Saturday, 12 April 2014

Peruvians Are Very Good at Floro

And I mean that as a compliment, kind of.

The word, "floro" sounds like flower (flor). The verb is "florear" and is kind of, but not really, like BSing. It's a little lie or exaggeration, or a bit of flattery with the end goal of trying to get something in return. For example, if someone compliments you on the fact that you're really good at English grammar. You're the best ever at grammar and you're good at catching mistakes. Then they'll ask you to proof-read their paper.


Floro is everywhere and remember what goes around comes around. Sometimes it can be annoying and Peruvians really beat around the bush even for the littlest thing. I prefer being more direct, but it's just me. Take it all in stride. Learn a bit from it. Remember if you scratch their back, they'll scratch yours. Help people out once in a while and you'll find out that other people help you.

One tip to remember is that speaking Spanish will help you greatly, especially if you'd like to learn how to florear. Floro just sounds better in Spanish. If you're looking to learn Spanish, the two programmes I recommend are Synergy Spanish and Speak From Day 1.

The Ultimate Peru List recommends:

Saturday, 22 March 2014

5 Fantastic Peruvian Sweets to Try

I've got a huge sweet tooth. I love sweets and candies. Here are my picks for Peruvian sweets that you've got to try.

Manjar blanco (which is similar to caramel) is sandwiched between two butter cookies and the whole thing is sprinkled with powdered sugar. If you're in Peru, you can buy manjar in a bag. It's addicting. I could eat it straight off a spoon. They cost about 1 sol or 2, depending on the size.

I like mine without powdered sugar, since you can't claim not to have eaten all the alfajores when you have powdered sugar all over your chin and clothes.

Here's a recipe for powdered sugar alfajores and recipe for chocolate ones. The chocolate ones are more common to Argentina and Uruguay, so if you want the real Peruvian version stick to the powdered sugar ones.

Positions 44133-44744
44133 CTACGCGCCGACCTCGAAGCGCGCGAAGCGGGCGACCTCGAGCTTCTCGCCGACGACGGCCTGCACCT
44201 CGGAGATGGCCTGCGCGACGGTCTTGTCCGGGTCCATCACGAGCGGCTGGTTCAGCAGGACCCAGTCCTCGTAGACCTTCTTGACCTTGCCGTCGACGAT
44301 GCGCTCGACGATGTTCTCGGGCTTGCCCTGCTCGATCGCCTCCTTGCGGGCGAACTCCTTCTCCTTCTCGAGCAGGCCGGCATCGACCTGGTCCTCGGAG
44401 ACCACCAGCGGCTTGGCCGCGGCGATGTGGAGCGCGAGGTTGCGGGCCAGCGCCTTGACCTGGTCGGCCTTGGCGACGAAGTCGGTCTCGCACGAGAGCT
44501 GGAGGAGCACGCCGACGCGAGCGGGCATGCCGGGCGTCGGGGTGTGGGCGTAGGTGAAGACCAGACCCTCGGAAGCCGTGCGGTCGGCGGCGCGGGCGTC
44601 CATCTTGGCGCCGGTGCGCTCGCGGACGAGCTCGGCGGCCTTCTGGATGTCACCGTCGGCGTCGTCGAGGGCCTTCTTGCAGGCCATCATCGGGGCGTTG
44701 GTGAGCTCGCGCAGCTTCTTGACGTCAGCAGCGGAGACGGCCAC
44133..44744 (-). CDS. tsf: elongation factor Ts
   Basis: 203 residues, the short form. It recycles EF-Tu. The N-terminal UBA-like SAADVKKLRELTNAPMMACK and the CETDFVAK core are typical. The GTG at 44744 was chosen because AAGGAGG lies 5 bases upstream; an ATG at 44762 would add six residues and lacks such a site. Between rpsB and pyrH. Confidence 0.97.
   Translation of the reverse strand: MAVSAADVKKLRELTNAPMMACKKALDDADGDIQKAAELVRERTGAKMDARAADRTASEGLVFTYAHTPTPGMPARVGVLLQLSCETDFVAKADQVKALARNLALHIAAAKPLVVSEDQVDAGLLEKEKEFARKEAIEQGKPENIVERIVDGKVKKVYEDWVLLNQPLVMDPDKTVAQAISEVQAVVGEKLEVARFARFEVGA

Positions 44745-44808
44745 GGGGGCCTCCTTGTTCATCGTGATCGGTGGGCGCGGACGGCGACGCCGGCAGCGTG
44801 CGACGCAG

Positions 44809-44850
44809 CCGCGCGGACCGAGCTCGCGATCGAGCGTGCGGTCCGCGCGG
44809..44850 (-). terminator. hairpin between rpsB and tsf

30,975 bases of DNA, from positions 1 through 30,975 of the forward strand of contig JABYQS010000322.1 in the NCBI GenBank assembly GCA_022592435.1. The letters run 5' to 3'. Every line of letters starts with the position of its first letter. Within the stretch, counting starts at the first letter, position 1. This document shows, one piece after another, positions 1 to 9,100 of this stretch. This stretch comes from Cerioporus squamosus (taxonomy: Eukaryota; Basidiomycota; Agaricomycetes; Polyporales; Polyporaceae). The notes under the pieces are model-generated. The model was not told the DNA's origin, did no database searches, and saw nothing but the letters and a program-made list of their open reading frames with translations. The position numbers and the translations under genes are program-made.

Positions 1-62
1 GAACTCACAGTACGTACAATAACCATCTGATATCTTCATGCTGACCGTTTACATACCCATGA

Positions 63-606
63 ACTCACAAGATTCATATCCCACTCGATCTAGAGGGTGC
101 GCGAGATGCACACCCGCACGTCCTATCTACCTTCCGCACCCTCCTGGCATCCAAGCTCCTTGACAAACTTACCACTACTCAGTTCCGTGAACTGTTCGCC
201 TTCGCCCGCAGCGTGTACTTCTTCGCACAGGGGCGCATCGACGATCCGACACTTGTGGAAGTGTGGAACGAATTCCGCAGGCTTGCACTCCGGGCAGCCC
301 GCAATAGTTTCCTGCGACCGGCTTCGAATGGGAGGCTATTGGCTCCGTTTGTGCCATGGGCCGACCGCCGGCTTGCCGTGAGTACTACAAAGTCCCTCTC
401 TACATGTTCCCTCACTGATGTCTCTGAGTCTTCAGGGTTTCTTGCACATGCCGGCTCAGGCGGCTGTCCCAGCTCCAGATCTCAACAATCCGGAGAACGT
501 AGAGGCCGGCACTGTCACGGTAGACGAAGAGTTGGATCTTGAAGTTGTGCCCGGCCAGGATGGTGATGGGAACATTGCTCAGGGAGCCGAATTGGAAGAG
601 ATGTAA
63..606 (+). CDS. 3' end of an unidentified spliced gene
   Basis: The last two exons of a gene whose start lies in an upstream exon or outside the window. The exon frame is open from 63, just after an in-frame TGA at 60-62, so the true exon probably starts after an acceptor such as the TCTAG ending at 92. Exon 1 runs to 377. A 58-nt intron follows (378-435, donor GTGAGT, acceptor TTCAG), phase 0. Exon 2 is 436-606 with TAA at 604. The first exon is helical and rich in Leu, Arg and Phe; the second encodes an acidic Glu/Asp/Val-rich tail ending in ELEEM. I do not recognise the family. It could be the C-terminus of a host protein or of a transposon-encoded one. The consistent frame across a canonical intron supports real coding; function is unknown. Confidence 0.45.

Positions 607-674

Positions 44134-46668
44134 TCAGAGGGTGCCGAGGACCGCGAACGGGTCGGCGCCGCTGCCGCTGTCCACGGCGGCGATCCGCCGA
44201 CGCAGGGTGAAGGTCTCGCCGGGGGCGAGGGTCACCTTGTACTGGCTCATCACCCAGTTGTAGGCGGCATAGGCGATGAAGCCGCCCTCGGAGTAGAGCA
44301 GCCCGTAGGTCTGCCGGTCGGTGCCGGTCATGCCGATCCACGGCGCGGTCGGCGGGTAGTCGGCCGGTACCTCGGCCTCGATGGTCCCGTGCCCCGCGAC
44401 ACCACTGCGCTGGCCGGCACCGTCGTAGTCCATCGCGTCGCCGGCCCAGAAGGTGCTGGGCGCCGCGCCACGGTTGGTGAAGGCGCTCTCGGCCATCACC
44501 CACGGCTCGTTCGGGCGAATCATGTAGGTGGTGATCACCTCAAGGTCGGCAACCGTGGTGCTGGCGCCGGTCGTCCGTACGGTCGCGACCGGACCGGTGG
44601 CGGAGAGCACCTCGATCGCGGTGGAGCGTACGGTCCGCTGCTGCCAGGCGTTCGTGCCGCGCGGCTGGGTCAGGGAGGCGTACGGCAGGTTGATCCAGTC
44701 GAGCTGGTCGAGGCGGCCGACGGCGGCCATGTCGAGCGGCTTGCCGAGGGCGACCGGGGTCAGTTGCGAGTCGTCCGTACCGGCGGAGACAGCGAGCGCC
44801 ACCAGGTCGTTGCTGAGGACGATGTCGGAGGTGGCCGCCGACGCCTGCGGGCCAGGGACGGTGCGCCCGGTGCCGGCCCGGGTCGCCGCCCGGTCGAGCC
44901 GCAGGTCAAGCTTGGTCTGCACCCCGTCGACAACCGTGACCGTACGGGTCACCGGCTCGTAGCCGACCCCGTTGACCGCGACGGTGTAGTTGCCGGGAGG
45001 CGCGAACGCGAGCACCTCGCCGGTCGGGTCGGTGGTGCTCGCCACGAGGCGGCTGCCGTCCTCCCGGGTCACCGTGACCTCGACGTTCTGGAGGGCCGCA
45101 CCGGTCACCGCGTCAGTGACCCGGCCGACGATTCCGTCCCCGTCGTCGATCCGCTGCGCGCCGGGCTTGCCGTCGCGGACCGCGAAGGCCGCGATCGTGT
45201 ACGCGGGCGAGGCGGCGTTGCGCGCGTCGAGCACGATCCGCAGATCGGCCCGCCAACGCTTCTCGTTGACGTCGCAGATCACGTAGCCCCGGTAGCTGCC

Besos de Moza
Literally translated it means, "the waitress' kisses". They have a graham cracker bottom and are filled with merigue and the whole thing is dipped in chocolate. They cost about 50 centimos. I love them! My all-time favourite dessert is a toss up between besos de moza and chocotejas. 

I've been told these are originally a German dessert, but since they've been in Peru for over 50 years and I love them, they get included in this list. There are three flavours: vanilla, strawberry, and lucuma. Of course vanilla's my favourite flavour and the original one.

Here is a recipe for vanilla besos de mozas. The recipe's in Spanish. If you don't know Spanish, you'd better get cracking. The two programmes I recommend are Synergy Spanish and Speak From Day 1.

From La Teja
Chocolate and arequipe (which is dulce de leche, it's a bit thinner than manjar). Yum! Sometimes you can buy these in little stores and restaurants. You can also buy them off the street from cholitas. I personally prefer to buy them from the cholitas and so that I know all the money is going to them. They cost about 50 centimos or 1 sol.

As far as I know, these are totally a Peruvian invention. They're absolutely wonderful. You've got to try them.

You can put all types of things in the manjar, such as pecans, raisins, coconut, grapes, peanuts, drunk raisins (raisins soaked in rum or pisco). Here's a recipe for chocotejas.

Leche Asada 
It's made of regular milk, eggs, and sugar. You can also add evaporated, condensed milk, vanilla, and cinnamon. It's a type of custard and it usually cost a couple soles.

Asada in Peru is slang for angry, so this dessert literally means "angry milk". Asada also means grilled or roasted so carne asada is grilled meat. I prefer the slang version myself. According to some people it's a Chilean dessert, but we all know that Peruvians and Chileans have on-going arguments about what's theirs

Here's a recipe for leche de asada. Be sure to try it out, it's a great way to end a meal.

From Peruvian Cuisine

Suspiro de Limeña 
Literally translated into "a woman's (from Lima) sigh" it has a caramel bottom and is topped with meringue and sprinkled with sugar. It's a very rich, sickly sweet dessert that's hard to finish by yourself, so enlist a friend.

The name alone tells you that it's a Peruvian dessert through and through. While you can easily make it on your own, the next time you're in Lima you should give it a try.

Here's a recipe for suspiro de Limeña. You can also add some liqueur to the recipe as well.

The Ultimate Peru List recommends:

FTC Disclosure and Privacy Policy


Related Posts Plugin for WordPress, Blogger...Paperblog